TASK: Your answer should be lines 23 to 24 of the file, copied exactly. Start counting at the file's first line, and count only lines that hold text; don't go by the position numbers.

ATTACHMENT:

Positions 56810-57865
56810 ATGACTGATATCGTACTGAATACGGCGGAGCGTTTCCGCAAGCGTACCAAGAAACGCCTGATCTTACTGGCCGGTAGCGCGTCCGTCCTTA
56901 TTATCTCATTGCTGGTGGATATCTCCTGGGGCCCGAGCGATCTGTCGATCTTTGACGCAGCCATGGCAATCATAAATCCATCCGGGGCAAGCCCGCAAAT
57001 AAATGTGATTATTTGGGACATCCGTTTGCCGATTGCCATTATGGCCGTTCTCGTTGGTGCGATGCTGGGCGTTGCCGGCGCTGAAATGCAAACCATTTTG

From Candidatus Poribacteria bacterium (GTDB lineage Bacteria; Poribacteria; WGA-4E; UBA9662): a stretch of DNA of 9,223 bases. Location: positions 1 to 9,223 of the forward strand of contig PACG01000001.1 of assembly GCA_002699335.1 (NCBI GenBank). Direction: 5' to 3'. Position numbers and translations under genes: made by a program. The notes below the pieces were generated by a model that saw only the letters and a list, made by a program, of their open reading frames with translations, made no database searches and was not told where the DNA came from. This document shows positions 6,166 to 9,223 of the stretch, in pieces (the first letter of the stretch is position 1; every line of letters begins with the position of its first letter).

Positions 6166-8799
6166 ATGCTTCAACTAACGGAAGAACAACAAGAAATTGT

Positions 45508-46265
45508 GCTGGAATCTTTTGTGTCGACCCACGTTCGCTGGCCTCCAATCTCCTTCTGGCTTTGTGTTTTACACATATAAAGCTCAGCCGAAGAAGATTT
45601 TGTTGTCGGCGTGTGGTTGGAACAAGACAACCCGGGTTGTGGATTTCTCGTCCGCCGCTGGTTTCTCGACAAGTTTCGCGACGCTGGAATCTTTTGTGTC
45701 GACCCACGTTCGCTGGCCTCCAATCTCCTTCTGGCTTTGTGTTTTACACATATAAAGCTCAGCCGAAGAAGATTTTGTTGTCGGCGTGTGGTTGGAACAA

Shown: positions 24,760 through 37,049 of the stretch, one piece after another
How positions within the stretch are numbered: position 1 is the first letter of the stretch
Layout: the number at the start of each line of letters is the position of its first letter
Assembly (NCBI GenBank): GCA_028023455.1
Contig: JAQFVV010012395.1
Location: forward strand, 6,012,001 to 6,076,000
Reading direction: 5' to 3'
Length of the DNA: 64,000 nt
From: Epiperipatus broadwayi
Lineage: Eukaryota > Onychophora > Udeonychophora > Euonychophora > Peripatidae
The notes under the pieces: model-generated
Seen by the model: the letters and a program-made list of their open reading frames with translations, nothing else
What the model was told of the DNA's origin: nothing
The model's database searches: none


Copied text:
Seen by the model: the letters and a program-made list of their open reading frames with translations, nothing else
What the model was told of the DNA's origin: nothing